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Pelvic schwannoma in the right parametrium

Authors Machairiotis N, Zarogoulidis P, Stylianaki A, Karatrasoglou E, Sotiropoulou G, Floreskou A, Chatzi E, Karamani A, Liapi G, Papakonstantinou E, Katsikogiannis N, Courcoutsakis N, Machairiotis C

Received 5 December 2012

Accepted for publication 14 January 2013

Published 8 March 2013 Volume 2013:6 Pages 123—126


Checked for plagiarism Yes

Review by Single anonymous peer review

Peer reviewer comments 3

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Nikolaos Machairiotis,4 Paul Zarogoulidis,3 Aikaterini Stylianaki,1 Eleni Karatrasoglou,4 Georgia Sotiropoulou,4 Alvin Floreskou,4 Eleana Chatzi,4 Athanasia Karamani,4 Georgia Liapi,5 Eleni Papakonstantinou,5 Nikolaos Katsikogiannis,1 Nikolaos Courcoutsakis,2 Christodoulos Machairiotis4

1Surgery Department, 2Radiology Department, University General Hospital of Alexandroupolis, Democritus University of Thrace, Alexandroupolis, Greece; 3Pulmonary Department, G Papanikolaou General Hospital, Aristotle University of Thessaloniki, Thessaloniki, Greece; 4Obstetric Gynecology Department, 5Pathology Department, Thriasio General Hospital, Athens, Greece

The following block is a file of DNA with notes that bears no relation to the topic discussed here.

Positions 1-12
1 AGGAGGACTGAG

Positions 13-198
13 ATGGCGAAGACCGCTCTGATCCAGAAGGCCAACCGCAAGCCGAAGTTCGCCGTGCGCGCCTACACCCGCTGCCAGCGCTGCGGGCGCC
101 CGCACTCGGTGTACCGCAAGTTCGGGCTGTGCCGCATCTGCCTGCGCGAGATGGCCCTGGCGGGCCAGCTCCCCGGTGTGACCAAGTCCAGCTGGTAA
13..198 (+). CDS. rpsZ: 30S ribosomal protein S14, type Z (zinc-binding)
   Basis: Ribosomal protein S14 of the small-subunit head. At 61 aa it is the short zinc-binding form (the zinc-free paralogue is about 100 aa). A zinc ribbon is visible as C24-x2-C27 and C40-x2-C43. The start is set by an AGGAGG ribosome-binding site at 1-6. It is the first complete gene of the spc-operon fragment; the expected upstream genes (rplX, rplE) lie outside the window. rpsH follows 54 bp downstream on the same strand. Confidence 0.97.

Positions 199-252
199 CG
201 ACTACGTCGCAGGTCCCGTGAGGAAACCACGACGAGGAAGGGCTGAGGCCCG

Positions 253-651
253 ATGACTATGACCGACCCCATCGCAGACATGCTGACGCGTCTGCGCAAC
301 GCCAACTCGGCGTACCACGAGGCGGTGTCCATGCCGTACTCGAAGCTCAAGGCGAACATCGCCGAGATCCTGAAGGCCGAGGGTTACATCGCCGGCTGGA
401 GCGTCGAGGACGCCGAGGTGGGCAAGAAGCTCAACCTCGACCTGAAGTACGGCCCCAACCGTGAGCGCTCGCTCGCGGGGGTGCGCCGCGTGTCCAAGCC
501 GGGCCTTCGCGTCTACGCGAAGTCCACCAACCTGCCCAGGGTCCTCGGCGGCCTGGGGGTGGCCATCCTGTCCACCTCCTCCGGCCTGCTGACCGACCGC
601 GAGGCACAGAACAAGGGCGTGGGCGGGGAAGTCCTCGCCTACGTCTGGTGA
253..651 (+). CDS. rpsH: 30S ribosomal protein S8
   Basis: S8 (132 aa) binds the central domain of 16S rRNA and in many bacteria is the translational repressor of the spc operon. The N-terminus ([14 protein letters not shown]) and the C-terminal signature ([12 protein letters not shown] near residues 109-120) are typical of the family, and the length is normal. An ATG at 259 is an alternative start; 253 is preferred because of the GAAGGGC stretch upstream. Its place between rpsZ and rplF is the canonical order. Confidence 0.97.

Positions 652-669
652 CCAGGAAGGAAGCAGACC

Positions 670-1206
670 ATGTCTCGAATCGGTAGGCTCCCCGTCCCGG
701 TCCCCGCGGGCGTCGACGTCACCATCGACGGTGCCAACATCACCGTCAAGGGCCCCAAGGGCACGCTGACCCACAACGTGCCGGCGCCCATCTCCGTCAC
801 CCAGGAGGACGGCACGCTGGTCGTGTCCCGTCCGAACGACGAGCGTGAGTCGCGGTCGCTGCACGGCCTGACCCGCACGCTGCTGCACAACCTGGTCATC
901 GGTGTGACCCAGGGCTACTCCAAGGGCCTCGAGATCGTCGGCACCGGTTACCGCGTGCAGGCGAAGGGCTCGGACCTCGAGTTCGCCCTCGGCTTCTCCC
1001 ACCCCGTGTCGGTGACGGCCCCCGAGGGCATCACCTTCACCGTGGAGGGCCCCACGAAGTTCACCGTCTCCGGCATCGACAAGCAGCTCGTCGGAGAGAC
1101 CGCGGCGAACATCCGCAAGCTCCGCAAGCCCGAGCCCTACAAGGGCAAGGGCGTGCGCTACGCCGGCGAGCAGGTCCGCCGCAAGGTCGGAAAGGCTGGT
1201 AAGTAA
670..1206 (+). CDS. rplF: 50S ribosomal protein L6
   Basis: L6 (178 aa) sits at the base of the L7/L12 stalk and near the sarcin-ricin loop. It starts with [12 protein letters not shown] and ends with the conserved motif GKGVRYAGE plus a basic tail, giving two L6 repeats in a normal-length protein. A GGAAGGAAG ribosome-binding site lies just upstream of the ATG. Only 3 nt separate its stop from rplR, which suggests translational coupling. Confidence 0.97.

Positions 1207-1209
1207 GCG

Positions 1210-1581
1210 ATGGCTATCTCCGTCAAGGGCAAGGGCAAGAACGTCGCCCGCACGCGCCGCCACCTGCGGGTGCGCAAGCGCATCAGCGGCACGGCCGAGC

Abstract: Neurilemomas are benign usually encapsulated nerve sheath tumors derived from the Schwann cells. These tumors commonly arise from the cranial nerves as acoustic neurinomas but they are extremely rare in the pelvis and the retroperitoneal area (less than 0.5% of reported cases), unless they are combined with von Recklinghausen disease (type 1 neurofibromatosis). We report the case of a 58-year-old female with pelvic schwannoma, 6.5 × 5.5 cm in size, in the right parametrium. This is the first case reported in the literature. Based on the rarity of this tumor and in order to ensure optimum treatment and survival for our patient, we performed laparotomy with total abdominal hysterectomy and en-block tumor excision. A frozen section was taken during the surgery before complete resection of the mass, which was ambiguous. Because of the possibility of malignancy, complete excision of the mass was performed, with pelvic blunt dissection. Histological examination showed a benign neoplasm, originating from the cells of peripheral nerve sheaths; diagnosis was a schwannoma. There were degenerative areas, including cystic degeneration, hemorrhagic infiltrations, ischemic foci with pycnotic cells, and collagen replacement. Pelvic schwannomas are rare neoplasms that can be misdiagnosed. Laparoscopy is a safe and efficient option for approaching benign pelvic tumors and might offer the advantage of better visualization of structures due to the magnification in laparoscopic view, especially in narrow anatomic spaces.

Keywords: pelvis, schwannoma, laparoscopy, neoplasm

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